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Download The Looting Machine: Warlords, Oligarchs, Corporations, Smugglers, and the Theft of Africa's Wealth Audiobook

Extended Audio Sample The Looting Machine: Warlords, Oligarchs, Corporations, Smugglers, and the Theft of Africas Wealth, by Tom Burgis Click for printable size audiobook cover
0 out of 50 out of 50 out of 50 out of 50 out of 5 0.00 (0 ratings) (rate this audio book) Author: Tom Burgis Narrator: Grover Gardner Publisher: Gildan Audio Format: Unabridged Audiobook Delivery: Instant Download Audio Length: Release Date:
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The trade in oil, gas, gems, metals and rare earth minerals wreaks havoc in Africa. During the years when Brazil, India, China and the other “emerging markets” have transformed their economies, Africa’s resource states remained tethered to the bottom of the industrial supply chain. While Africa accounts for about 30 percent of the world’s reserves of hydrocarbons and minerals and 14 percent of the world’s population, its share of global manufacturing stood in 2011 exactly where it stood in 2000: at 1 percent.

In his first book, The Looting Machine, Tom Burgis exposes the truth about the African development miracle: for the resource states, it’s a mirage. The oil, copper, diamonds, gold and coltan deposits attract a global network of traders, bankers, corporate extractors and investors who combine with venal political cabals to loot the states’ value. And the vagaries of resource-dependent economies could pitch Africa’s new middle class back into destitution just as quickly as they climbed out of it. The ground beneath their feet is as precarious as a Congolese mine shaft; their prosperity could spill away like crude from a busted pipeline.

This catastrophic social disintegration is not merely a continuation of Africa’s past as a colonial victim. The looting now is accelerating as never before. As global demand for Africa’s resources rises, a handful of Africans are becoming legitimately rich but the vast majority, like the continent as a whole, is being fleeced. Outsiders tend to think of Africa as a great drain of philanthropy. But look more closely at the resource industry and the relationship between Africa and the rest of the world looks rather different. In 2010, fuel and mineral exports from Africa were worth $333 billion, more than seven times the value of the aid that went in the opposite direction. But who received the money? For every Frenchwoman who dies in childbirth, 100 die in Nigeria alone, the former French colony whose uranium fuels France’s nuclear reactors. In petro-states like Angola three-quarters of government revenue comes from oil. The government is not funded by the people, and as result it is not beholden to them. A score of African countries whose economies depend on resources are rentier states; their people are largely serfs. The resource curse is not merely some unfortunate economic phenomenon, the product of an intangible force. What is happening in Africa’s resource states is systematic looting.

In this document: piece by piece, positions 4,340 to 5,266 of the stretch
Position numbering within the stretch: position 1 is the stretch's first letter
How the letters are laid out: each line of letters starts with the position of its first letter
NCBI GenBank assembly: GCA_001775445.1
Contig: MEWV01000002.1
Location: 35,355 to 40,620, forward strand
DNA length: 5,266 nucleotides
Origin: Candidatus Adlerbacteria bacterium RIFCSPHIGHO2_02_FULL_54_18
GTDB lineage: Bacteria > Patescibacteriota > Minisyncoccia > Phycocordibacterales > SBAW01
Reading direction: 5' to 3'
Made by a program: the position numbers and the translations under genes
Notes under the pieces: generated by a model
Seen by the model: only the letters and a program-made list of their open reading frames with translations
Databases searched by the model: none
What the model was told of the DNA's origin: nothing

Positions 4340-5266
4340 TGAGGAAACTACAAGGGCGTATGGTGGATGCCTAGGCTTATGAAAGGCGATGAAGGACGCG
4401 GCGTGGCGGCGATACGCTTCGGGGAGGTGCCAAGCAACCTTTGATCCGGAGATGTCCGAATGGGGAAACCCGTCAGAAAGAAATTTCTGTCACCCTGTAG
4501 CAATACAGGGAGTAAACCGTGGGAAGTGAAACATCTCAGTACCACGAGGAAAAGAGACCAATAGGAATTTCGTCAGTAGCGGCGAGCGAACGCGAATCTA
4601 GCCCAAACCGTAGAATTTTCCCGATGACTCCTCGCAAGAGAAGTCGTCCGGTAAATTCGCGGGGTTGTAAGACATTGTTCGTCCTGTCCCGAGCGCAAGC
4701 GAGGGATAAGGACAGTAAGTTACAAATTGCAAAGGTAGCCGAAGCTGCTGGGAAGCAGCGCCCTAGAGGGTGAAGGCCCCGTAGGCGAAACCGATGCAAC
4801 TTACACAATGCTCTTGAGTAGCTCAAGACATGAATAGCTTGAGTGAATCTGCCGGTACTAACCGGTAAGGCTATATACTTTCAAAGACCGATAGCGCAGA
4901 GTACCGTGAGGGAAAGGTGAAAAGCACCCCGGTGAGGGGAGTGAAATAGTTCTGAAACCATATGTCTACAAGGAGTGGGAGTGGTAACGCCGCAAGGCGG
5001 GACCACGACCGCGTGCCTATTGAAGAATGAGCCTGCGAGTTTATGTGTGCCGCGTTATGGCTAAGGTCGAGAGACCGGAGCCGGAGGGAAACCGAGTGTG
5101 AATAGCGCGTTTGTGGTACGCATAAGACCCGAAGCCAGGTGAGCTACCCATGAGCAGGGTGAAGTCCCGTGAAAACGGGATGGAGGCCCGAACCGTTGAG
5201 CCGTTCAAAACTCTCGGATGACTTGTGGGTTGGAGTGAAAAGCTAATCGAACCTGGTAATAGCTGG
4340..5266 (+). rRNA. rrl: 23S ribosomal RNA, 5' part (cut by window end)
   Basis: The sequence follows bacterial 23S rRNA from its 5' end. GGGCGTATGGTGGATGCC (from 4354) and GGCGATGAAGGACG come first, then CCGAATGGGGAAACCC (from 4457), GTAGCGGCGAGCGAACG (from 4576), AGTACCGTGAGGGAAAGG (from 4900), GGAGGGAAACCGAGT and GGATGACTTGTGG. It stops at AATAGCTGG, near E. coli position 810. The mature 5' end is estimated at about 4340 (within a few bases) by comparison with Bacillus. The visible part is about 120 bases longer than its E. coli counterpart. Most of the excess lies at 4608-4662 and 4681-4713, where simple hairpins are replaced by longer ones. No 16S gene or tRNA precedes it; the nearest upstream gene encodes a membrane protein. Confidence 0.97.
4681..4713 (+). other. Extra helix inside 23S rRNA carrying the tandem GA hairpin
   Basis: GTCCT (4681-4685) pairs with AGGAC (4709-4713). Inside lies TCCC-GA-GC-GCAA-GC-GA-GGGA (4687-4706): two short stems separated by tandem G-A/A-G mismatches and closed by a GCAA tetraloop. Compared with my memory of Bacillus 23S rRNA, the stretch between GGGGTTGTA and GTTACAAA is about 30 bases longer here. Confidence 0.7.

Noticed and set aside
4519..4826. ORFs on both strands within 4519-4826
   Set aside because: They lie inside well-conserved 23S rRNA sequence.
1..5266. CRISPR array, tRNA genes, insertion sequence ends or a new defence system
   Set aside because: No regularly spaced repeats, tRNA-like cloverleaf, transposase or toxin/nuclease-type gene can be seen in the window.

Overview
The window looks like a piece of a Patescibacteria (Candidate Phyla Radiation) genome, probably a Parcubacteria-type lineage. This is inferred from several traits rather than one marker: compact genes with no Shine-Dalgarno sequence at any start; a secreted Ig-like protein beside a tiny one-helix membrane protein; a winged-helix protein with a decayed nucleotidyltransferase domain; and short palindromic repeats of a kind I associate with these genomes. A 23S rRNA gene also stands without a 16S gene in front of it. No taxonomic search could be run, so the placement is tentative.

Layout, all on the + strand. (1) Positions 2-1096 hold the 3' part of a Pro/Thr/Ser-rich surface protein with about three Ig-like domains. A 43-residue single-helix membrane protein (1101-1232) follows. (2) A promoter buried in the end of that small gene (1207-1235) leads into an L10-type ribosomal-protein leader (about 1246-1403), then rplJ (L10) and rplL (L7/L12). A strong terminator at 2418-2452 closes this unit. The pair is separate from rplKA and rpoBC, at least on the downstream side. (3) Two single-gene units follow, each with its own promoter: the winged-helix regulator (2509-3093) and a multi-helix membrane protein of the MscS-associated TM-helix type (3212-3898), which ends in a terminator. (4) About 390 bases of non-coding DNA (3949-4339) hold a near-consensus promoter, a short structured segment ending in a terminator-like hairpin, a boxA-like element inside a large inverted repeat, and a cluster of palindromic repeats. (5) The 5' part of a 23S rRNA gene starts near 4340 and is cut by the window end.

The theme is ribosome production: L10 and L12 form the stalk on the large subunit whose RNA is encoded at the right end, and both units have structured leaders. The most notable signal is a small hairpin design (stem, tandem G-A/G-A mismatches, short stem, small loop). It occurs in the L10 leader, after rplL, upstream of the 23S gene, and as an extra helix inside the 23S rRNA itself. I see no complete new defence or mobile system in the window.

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Quotes & Awards

  • “A brave and defiant book.”

    New York Times Sunday Book Review

  • “A brave, excoriating exposé of the systematic ruination of resource-rich countries of Africa, leaving ‘penury and strife’ for its millions of inhabitants…An earnest, eye-opening, important account for Western readers.”

    Kirkus Reviews (starred review)

  • “Essential for understanding the colonial Africa of the past and, even more so, the diverse Africa of today.”

    Library Journal

  • “Tom Burgis has managed to uncover a system responsible for the wholesale looting of Africa’s mineral resources for the benefit of oligarchic and state interests around the world. French, Chinese, Americans, Russians, Israelis, Brits, Brazilians, not to mention small but rapacious African elites, are all involved in pillaging Africa’s natural resources to line their pockets with unbelievable sums. Burgis, a gifted young journalist with the Financial Times, has tracked down all these characters across some of Africa’s most dangerous hotspots and beyond in Asia, Europe and America. The reporting is vivid, eye-popping and even at times very funny.”

    Misha Glenny, author of McMafia

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